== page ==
Swagg R'Celious

The NYC-based producer proves that less can be more
when it comes to seriously big bass sounds.

Arcelious Harris, better known as Swagg R’Celious, is a GRAMMY-winning producer, vocalist, songwriter, and lecturer from Manchester, Georgia. Adept at blending and transitioning between multiple genres, he’s racked up credits for a diverse roster of artists including Babyface, Wale, Alicia Keys, Dawn Richard, and K-pop star Hyo Lee – but it’s his long-standing writing and production partnership with R&B artist H.E.R. that’s seen him thrust into the spotlight most recently. H.E.R.’s eponymous 2019 album picked up a GRAMMY for Best R&B Album and nominations in four other categories, including Best Album.

For Patch and Play – our series of original MASSIVE X artist presets – Swagg has turned in a floor-rattling bass patch that proves that less can be more when it comes to bass frequencies. The signal starts with a single sawtooth wave from Oscillator 2, which has its high end rounded off by the Asimov filter in low-pass mode. The filter’s built in drive control adds back in a touch of grit and saturation to help things cut through the mix. From there, there’s some slight movement courtesy of the flanger, a subtle sense of space from the Dimension Expander, and some final tonal sculpting with the master EQ. From this solid foundation, you have a handful of thoughtfully chosen macro controls that can be used to help the patch fit into your own productions, or for some subtle performative tweaking.

We spoke to Swagg from his current base in NYC to gain some insight into his creative process and how he put together his patch. You can hear it in action below, then download it here to play, tweak, and put it to use in your own productions.

Can you tell us about the inspiration behind the MASSIVE X patch you made for us?

I’ve always been fascinated with 808’s and bass in general – with trying to push the ‘low-end’ experience. It’s become a very integral part of my production sound, to the point where some of my close friends jokingly call me, ‘The Ambassador of Low-end.’ So I wanted to create something that represents my love for bass and also pays tribute to Robert Moog. I wanted to design a patch that had enough character sonically that would not only translate on records, but also fill up an arena.


Going from MASSIVE to MASSIVE X, there’s quite a lot of extra depth to wrap your head around. Are you someone who finds complex user interfaces intimidating, or are you rather inspired by the options? 

I think initial intimidation by the “idea” of deeper synths is a possibility, but once embraced and explored, it’s not only fun, but creatively liberating. I’m definitely inspired by the interface. For me, it’s smooth looking and intuitive. Also, I love the fact there are theme options.


Before getting started with MASSIVE X, were you familiar with the original?

My first experience with Massive 1 was in 2010. I was greatly intrigued and impressed by the presets and the sound designing possibilities.


Do you work with preset sounds? How do they typically influence the music you make?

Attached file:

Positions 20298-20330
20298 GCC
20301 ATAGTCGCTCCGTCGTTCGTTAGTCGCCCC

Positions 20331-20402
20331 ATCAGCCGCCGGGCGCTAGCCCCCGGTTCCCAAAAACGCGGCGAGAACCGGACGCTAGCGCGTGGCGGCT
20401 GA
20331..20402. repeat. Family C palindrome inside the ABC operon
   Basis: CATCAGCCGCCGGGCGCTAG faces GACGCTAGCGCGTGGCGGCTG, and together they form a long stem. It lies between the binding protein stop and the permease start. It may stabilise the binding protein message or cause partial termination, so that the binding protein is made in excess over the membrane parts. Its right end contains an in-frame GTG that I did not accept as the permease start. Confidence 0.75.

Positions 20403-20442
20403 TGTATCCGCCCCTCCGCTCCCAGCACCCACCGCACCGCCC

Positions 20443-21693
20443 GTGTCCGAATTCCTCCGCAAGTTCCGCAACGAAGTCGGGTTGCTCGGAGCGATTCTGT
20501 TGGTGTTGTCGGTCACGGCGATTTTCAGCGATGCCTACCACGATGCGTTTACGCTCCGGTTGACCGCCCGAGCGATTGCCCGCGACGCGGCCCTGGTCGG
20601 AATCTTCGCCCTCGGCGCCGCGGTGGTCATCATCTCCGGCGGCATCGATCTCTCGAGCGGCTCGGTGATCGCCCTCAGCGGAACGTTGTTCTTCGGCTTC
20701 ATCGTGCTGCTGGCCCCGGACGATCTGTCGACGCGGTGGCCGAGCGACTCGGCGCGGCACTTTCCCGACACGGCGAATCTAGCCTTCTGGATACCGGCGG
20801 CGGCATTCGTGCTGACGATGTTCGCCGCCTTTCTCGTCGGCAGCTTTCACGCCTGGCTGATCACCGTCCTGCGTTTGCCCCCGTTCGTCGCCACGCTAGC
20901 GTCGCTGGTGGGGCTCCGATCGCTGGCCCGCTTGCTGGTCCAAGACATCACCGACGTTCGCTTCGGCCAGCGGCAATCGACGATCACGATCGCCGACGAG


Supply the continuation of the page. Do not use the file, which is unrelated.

I love presets. Sometimes, my ideas come faster than I can get them down, so presets help me facilitate those ideas, and in a lot of cases, spark new ones.


So are you more of a traditional player, or rather a tech-savvy, knob-tweaking musician?

I am uniquely balanced between a traditional player and a technologist. I grew up in a musical home where everybody played something, which influenced me as a traditional player. However, I have a degree in music technology which has developed a love for technology, and I enjoy exploring and discovering sounds. Through technology, I am able to innovate and push the envelope.


Your biggest credit to date is collaborating with H.E.R. which won you a GRAMMY. Would you say there was a lot of traditional songcraft involved in that collaboration, or did the sounds inspire the songs?

Both basic songwriting and sound-inspired song. Sometimes, a sound sparked the writing idea, then we moved to a more ‘traditional’ way of writing. For me, new sounds are always a source of inspiration.


What’s your take on that distinction – between being a ‘pure’ musician and letting sound lead the way? 

I value both perspectives. However, music and music making have always reflected the technology and instruments of its time. The more access we have, the more options we have to express an idea. The very foundation of music theory was built on technology and sound.

Honestly, in my sessions it’s all of the above. In most cases it’s the right patch and preset combined with the right chords or melodies. You can play the same chords on with a patch that’s a little more exciting and sonically stimulating, and you have a totally new appreciation for the chords that you may have played a hundred times. As a creator, new patches always excite me because I get to stretch my imagination and capture ideas that might not have ever been birthed without the nudge of interesting new sounds.


Your brother is also a musician – and the Musical Director for the H.E.R. tour. Do the two of you trade patches that were used in the studio?

Absolutely! Sometimes he calls me in to help program for shows as well. Sound design is important to the live experience. It helps translate studio recordings to a live, stage presentation with the same sound the ears of the listening audience are trained to expect.

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